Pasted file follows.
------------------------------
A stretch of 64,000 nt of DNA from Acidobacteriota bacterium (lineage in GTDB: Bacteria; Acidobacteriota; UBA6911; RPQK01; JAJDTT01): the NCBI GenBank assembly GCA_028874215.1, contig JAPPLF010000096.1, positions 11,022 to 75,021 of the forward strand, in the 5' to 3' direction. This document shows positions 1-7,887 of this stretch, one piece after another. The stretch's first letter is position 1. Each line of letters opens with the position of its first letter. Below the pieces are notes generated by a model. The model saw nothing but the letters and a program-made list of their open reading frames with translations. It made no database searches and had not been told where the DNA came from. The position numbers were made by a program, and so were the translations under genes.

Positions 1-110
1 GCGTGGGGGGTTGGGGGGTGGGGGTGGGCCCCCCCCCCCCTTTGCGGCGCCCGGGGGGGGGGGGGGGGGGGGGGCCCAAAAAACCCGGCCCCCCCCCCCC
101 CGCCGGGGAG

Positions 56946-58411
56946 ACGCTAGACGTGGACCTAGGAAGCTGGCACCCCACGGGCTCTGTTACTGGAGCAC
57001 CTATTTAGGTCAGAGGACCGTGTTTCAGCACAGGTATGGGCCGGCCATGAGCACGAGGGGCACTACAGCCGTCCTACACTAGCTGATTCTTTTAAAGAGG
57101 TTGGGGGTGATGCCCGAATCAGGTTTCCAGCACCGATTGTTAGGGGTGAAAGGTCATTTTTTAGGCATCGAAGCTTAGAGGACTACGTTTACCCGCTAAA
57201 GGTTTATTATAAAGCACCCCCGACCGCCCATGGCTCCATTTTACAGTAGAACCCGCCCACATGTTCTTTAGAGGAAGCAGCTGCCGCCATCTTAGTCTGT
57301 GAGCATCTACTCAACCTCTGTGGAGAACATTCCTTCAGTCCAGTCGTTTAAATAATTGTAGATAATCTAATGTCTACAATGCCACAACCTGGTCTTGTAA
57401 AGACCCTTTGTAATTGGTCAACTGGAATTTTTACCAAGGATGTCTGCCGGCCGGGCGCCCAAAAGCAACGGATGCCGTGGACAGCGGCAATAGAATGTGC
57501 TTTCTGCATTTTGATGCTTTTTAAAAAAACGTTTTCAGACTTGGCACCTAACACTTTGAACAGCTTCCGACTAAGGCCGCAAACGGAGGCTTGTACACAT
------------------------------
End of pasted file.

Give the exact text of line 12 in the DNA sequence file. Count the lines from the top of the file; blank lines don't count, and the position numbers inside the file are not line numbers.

57501 TTTCTGCATTTTGATGCTTTTTAAAAAAACGTTTTCAGACTTGGCACCTAACACTTTGAACAGCTTCCGACTAAGGCCGCAAACGGAGGCTTGTACACAT